Exchanging the font & software render

Is it possible to exchange the software renderer for Graphics by one’s own renderer? What I want to do is to rewrite a few functions and also change the font rendering to LCD-optimized rendering.

You can write your own LowLevelSoftwareRenderer class, though it’s not for the faint-hearted!

Ok, let’s say I have made my class MyLowLevelSoftwareRenderer. How do I tell JUCE to use it for all forthcoming rendering (without modifying the JUCE source code)?

Well, you can’t globally apply your class without modifying the platform-specific ComponentPeer code, because setting up a rendering context to use for a window repaint is obviously a very platform-dependent operation. You’d need to get your hands dirty in the component peer code for whatever platform you’re using.

I suppose that’s WindowsBitmapImage::createLowLevelContext() you are talking about for Windows, and on Mac the renderer is created & destroyed again in NSViewComponentPeer::drawRect (NSRect r). Just a suggestion: it would be nice to have a define JUCE_CUSTOM_LOWLEVEL_GRAPHICS_SOFTWARE_RENDERER or similar that could be set so it’s used instead of the hard-coded LowLevelGraphicsSoftwareRenderer. Modifiying the JUCE code is something I want to avoid, and that’s why I originally posted my question.

Yes, that’s a good suggestion. But I think you’d probably be the first person to try doing this, which is why I’ve not put anything like that in place.

Thanks. Maybe I’ll post my work here later on.

Zamrate, perhaps you should look into integrating fog-framework as a new renderer. It’s MIT Licensed and vastly faster than Cairo and GDI+, as seen in the benchmarks. It has single, multi-threaded rendering and CPU specific optimizations (MMX/SSE2/SSSE3).

Not really, I made a suggestion a while back in the platform-specific implementations to add a virtual method to ComponentPeer that returns a pointer to the graphics context to use. Currently its a stack variable. The default method could be to create the software renderer the way it does now, but overriding it would let the OP achieve his goal.

From juce_win32_Window.cpp:

    void handlePaintMessage()
    {
        //....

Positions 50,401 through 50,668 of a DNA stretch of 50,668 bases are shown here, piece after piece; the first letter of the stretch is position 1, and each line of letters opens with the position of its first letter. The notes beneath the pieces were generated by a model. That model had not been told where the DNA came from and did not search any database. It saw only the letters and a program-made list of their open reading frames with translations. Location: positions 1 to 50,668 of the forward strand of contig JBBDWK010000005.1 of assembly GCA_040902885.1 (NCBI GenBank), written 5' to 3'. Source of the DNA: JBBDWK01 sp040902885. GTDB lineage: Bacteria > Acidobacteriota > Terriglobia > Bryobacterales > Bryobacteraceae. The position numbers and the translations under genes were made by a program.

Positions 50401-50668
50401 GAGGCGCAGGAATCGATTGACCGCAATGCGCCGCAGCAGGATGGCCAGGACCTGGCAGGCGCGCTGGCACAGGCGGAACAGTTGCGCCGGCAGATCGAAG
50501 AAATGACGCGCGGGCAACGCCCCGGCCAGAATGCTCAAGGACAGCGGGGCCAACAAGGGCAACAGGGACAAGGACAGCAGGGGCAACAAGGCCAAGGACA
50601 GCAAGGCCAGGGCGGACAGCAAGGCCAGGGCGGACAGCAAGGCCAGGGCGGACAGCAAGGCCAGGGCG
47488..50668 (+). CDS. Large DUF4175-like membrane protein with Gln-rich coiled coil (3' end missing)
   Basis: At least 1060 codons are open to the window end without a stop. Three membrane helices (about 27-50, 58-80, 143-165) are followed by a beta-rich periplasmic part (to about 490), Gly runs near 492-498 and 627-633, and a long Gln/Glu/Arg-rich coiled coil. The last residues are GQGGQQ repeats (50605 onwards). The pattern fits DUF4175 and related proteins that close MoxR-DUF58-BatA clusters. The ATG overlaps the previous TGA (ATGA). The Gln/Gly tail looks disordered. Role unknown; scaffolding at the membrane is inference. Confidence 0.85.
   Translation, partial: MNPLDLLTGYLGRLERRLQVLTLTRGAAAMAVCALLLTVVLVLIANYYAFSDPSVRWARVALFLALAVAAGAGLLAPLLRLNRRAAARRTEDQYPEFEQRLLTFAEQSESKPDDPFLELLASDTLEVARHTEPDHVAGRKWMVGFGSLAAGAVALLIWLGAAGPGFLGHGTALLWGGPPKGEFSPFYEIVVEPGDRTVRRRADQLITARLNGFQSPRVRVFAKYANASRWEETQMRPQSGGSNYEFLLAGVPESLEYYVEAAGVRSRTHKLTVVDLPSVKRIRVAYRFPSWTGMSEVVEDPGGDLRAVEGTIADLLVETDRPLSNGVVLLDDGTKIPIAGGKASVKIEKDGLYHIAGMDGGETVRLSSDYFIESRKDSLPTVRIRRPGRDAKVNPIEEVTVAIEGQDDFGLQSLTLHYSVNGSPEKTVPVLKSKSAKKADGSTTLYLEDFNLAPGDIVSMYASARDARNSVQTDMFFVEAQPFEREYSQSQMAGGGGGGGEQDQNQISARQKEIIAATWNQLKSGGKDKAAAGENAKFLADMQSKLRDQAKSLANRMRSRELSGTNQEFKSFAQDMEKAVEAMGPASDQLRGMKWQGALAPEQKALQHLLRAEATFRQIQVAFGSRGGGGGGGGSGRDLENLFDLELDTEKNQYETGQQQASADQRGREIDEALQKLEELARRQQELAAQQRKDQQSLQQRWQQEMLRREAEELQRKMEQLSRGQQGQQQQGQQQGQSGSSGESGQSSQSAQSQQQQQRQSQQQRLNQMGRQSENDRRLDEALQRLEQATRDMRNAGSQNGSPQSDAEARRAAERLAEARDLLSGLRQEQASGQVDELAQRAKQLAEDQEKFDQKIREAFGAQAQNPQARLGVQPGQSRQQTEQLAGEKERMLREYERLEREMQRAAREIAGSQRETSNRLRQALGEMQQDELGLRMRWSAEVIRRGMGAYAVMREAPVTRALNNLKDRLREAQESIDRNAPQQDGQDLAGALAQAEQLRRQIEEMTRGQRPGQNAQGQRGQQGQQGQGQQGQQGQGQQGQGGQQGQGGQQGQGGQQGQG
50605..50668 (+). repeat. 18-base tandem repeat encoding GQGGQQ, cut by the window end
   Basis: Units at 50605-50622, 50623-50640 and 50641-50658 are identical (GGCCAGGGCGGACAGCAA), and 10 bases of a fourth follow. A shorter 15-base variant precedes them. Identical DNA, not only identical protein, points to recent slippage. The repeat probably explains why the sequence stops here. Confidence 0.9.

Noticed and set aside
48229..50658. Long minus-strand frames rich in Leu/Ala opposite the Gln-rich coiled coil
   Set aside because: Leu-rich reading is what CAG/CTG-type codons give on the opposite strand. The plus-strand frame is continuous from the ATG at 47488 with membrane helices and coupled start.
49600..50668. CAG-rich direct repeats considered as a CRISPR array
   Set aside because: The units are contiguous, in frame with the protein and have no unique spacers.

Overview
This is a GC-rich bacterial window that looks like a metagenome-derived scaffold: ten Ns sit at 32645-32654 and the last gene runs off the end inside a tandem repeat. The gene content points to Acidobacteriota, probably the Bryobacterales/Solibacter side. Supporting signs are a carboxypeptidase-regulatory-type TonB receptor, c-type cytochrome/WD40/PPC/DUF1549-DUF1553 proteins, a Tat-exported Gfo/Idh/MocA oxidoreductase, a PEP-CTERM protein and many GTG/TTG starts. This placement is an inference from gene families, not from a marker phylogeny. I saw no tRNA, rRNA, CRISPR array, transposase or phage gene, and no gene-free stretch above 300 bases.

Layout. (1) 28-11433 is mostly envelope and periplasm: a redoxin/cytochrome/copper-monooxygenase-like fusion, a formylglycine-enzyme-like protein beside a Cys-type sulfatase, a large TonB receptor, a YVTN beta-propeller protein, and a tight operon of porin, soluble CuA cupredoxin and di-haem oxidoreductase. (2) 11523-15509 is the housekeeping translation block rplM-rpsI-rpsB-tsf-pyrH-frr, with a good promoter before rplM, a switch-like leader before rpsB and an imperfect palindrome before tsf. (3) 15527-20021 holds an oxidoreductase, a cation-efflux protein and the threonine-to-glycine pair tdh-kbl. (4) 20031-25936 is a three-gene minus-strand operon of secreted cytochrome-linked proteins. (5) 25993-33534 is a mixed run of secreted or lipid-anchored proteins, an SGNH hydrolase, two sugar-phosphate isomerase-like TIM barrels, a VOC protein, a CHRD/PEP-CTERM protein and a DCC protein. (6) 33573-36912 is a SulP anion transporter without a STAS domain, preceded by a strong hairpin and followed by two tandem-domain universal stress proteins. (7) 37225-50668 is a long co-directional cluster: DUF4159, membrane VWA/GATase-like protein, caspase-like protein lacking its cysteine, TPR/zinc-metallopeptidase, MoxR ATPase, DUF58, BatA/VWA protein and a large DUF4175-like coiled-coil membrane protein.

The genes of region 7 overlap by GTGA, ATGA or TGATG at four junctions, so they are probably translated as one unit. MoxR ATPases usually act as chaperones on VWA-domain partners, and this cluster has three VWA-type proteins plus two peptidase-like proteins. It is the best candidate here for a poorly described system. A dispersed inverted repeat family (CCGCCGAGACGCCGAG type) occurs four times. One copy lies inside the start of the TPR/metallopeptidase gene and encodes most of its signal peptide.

LowLevelGraphicsSoftwareRenderer context (offscreenImage, -x, -y, contextClip);

“context” could be a pointer returned by calling a virtual method on the Component Peer.

anything goes, as long as I don’t have to modify the JUCE sourcecode :slight_smile:

Not really, I made a suggestion a while back in the platform-specific implementations to add a virtual method to ComponentPeer that returns a pointer to the graphics context to use. Currently its a stack variable. The default method could be to create the software renderer the way it does now, but overriding it would let the OP achieve his goal.[/quote]

+1 . I still have that AGG wet dream some nights… :slight_smile:

Yeah, something like that, although it shouldn’t be an object allocated on the heap, as I suspect it would slow the painting to a crawl…

I’ve tried fog and the 2 small examples don’t show much. Difficult to estimate how good or bad it is. But multi-threaded rendering seems like a no-go to me, for 2 reasons: 1) I think if 1 CPU-core is at 100% doing rendering that’s already too much CPU being vasted. 2) I cannot imagine that the complexity is worth it for normal desktop applications - I’m not coding games here.

Why do people always assume that operator new is never overloaded for a class? Forget about how the object gets created until it is a problem…then apply the existing C++ tools to fix it.

Why do people always assume that operator new is never overloaded for a class? Forget about how the object gets created until it is a problem…then apply the existing C++ tools to fix it.[/quote]
Eh? I said that it shouldn’t be allocated on the heap. Read again and read it right.

If operator new is overloaded for a class, and its implementation returns a pointer to an already existing object (i.e. re-used) how is this causing it to be allocated (on the heap, or anywhere for that matter)?

If operator new is overloaded for a class, and its implementation returns a pointer to an already existing object (i.e. re-used) how is this causing it to be allocated (on the heap, or anywhere for that matter)?[/quote]
Well if you implement the overloaded new that way, it won’t. But if you don’t you’ll have to allocate a new object somehow. And that usually is on the heap. Right ?

Allocating an object on the heap wouldn’t be a problem here - the rendering code creates a bunch of heap objects anyway as it does its work. But the problem with overloading a virtual method to create a custom context is that it might need to be supplied with a platform-specific handle of some kind to do its job, so there’s no way to write a virtual method with appropriate parameters.

Wrong again. It could come from a small array of objects with static storage duration, or array of bytes with static storage duration.

Wrong again. It could come from a small array of objects with static storage duration, or array of bytes with static storage duration.[/quote]

Usually mean usually, and usually it is the heap. You’re bringing up fringe cases. Drop it.